Vietnam to ban state companies from investing in real estate, banks

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People drive past the new urban area Trung Hoa Nhan Chinh in Hanoi. Vietnam has ordered state-owned companies to stop investing in real estate. Photo: Reuters People drive past the new urban area Trung Hoa Nhan Chinh in Hanoi. Vietnam has ordered state-owned companies to stop investing in real estate. Photo: Reuters

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The government has introduced a new rule that will ban state-owned enterprises from investing in real estate, banks and stock markets, a move that is part of its ongoing efforts to restructure the economy.
The rule, which will take effect in December, also requires state firms that have already made investments into these sectors to come up with plans for disinvestments.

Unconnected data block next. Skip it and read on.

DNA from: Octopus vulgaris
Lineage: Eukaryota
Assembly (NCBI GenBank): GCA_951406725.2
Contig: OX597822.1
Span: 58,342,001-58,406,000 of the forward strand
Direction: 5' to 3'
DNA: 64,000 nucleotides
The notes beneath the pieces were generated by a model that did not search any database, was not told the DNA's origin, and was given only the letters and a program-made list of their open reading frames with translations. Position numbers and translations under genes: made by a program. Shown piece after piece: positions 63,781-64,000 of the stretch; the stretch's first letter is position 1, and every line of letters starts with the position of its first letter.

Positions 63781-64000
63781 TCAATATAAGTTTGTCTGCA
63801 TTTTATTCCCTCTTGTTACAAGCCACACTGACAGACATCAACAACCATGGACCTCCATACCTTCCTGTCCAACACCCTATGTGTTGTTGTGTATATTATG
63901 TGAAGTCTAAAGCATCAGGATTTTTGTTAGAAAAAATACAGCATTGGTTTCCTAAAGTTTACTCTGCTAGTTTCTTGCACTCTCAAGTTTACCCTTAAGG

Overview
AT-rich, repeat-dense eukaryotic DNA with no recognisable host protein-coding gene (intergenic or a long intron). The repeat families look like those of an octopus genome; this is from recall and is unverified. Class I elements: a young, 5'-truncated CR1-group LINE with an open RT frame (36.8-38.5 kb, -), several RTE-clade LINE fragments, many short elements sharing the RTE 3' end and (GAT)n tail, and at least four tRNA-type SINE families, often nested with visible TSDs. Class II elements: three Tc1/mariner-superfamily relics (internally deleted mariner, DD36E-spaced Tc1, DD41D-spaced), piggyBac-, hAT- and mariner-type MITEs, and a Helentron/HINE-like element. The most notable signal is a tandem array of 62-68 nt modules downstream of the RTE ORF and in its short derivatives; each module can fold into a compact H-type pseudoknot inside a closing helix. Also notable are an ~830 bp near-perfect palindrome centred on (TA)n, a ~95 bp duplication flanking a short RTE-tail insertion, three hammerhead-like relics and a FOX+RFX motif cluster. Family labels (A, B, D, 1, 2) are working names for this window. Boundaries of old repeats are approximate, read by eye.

It says there will be exceptions but such cases need to seek special permissions from the government.
State-owned companies whose main line of business is real estate are not affected by the new rule.
Vietnam has been trying to restructure its troubled state sector over the past few years, after shipping giants Vinashin and Vinalines were caught in a spate of financial problems that threatened not only the health of the sector but also its credibility.
Officials have many times asked state enterprises to refrain from investing in areas that are beyond their expertise to avoid unnecessary risks.
Earlier this week the government announced that it will sell stakes in major state companies, including lucrative, strong performers such as dairy producer Vinamilk and tech company FPT.

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